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“Hey Angus, can you write up a blog post about West Head for me? Not a race report style of writing, but more along the lines of the general vibe of the race. What it means to you”

“yeah sure, that could work”

And just like that, Junior’s Journal came into the world.

I thought that for update #2 I would focus on bringing everyone up to speed with my year so far. This isn’t to try and plug my own agenda or talk myself up, but more to give an insight into what it’s like to ride your bike… a lot.

Starting off the year with Nationals, where it became apparent there is an abundance of good bike riders in Australia, and then after some time off, I started the season more motivated than ever. I’m not sure about others, but I seem to get that fire in the belly after a good head kickin’. After working out the season ahead with the team and my coach, I came into the year with one fairly vague overarching goal and a few specific boxes to tick. The main goal was simple. Be good at making my bike go fast. How hard can it be?

Evidently, it’s quite a challenge.

The first question after realising this is, how does one become a good bike rider? Time on the bike definitely helps, as do a few sessions a week of stretching and some core exercises. I’ve also tried to put on a few kilos to get a bit more strength and reduce susceptibility to illness and the like. So far, I’m up 4kg on last year, and healthier than ever. Consistent quality was the name of the game, and I’ve been a good boy, making sure there are green boxes aplenty on TrainingPeaks each week. This means I’m doing what I’m supposed to be doing. I can count on one hand, the number of sessions I’ve skipped or cut short without a good reason.

This has led to a steady increase in fitness since I started back on the bike, with quite a linear rate of improvement so far. In terms of my role in the team, I’ve been riding in the service of others. Chris for the rolling and hilly races, and for the big sprinter dawg Toby Orchard (PK) when a fast finish is required. I’ve been pretty content doing this, as it really felt like a team win when one of these boys managed to get up. I also never felt like I was ready for the responsibility of having to get a result.

Doing the team job at Nowra to Sassafras

A situation arose during the Nowra to Sassafras road race, where I was in the breakaway with Chris and Toby part of the chase group. The decision was made that we had a greater chance of winning with Toby in the front group, even if it was a larger bunch, than we had with only myself in a smaller group of strong riders. Chris and Toby contributed to the chase to bring the break back and bring the groups together. We ended up with 2nd, which isn’t all that bad now that I think about it. It was a hard pill to swallow, being chased down by teammates, but I understand the reasoning behind the actions and I’m good with that.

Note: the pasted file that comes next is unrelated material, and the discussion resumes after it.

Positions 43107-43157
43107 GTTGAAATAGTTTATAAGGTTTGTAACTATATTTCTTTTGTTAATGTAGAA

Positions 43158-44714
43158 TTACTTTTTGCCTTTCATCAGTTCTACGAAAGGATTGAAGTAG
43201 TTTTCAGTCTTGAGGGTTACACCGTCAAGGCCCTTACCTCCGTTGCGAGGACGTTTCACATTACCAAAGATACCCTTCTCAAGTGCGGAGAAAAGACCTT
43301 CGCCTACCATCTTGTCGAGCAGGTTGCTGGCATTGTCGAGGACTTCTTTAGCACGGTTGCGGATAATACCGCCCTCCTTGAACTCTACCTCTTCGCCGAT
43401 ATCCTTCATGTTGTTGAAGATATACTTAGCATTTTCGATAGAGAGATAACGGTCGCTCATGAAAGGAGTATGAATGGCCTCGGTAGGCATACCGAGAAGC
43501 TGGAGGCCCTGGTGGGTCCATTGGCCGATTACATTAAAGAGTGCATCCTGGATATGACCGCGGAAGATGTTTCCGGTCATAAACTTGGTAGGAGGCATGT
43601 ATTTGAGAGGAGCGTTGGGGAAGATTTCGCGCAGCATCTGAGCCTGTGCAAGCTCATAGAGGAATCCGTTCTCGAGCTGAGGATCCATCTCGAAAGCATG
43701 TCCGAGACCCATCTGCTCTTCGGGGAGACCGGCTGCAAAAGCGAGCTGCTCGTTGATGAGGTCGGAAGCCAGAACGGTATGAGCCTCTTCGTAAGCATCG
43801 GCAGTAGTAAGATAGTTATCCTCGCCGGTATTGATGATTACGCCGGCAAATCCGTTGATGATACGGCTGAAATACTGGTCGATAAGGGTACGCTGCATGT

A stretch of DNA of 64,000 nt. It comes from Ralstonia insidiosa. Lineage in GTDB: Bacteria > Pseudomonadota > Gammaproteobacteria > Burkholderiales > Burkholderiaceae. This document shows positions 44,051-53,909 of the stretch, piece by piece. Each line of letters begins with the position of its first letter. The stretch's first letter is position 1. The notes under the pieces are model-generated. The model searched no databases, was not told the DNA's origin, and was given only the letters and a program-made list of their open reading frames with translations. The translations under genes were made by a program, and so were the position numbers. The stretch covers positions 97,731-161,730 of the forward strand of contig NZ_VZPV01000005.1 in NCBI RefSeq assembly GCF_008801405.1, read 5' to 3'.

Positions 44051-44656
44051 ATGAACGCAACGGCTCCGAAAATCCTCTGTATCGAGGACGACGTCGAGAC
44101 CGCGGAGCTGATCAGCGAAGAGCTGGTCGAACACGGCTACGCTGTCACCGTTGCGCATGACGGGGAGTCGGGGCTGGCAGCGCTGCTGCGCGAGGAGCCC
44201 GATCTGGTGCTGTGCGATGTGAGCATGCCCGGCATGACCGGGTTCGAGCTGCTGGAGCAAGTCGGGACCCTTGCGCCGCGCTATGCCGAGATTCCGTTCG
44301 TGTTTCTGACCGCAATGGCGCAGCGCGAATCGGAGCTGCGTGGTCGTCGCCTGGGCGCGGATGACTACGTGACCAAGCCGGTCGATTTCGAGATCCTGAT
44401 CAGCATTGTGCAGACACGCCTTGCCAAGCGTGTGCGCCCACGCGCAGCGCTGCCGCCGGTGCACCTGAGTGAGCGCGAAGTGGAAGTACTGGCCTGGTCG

What I’m trying to say here is that at this stage I was only just starting to prove myself. After being caught, I rode the front for most of the remainder of the race to try and keep the group together for a sprint. This was a turning point, as Chris began to realise that I was developing as a rider, and that my role within the team would develop as well. There was no doubt that I was not up to the task for the first half of the year, however I’ve developed physically and mentally and I’m now up to the challenge. I back myself.

Another thing that helped me was having someone to train with. More specifically someone who is on the same page as me in this regard. It makes time riding bikes much more enjoyable. Shout out to Tom Green for putting up with me so far, I don’t really want to get out and do 4 hours in the freezing rain on my own. Having a good mate to chat to about life is good for the mind, rather than just talking bikes.

Race reflections have also been a key aspect for me, as you need more than just brawn to win a race. One needs to be a bit crafty and make the right decisions under pressure to get there first. My tactical game is on the up, after making some rookie errorsand wasting many a kilojoule by doing something silly. I used to attack for the sake of attacking, with no real knowledge of why I was riding that way, and without any particular intention of what I sought to accomplish. Looking back, I’m not really sure why I was doing this, it just seems like a really dumb way to ride. It makes me feel a bit simple just thinking about it. However, I’ve learned, changed that tactic, and now I’ll only try and get off the front for a reason, with a specific target in mind.

I hope this gives everyone a good idea of what I’ve been up to in on the bike, let me know if there’s anything in particular you’d like my opinion on.

Angus Calder




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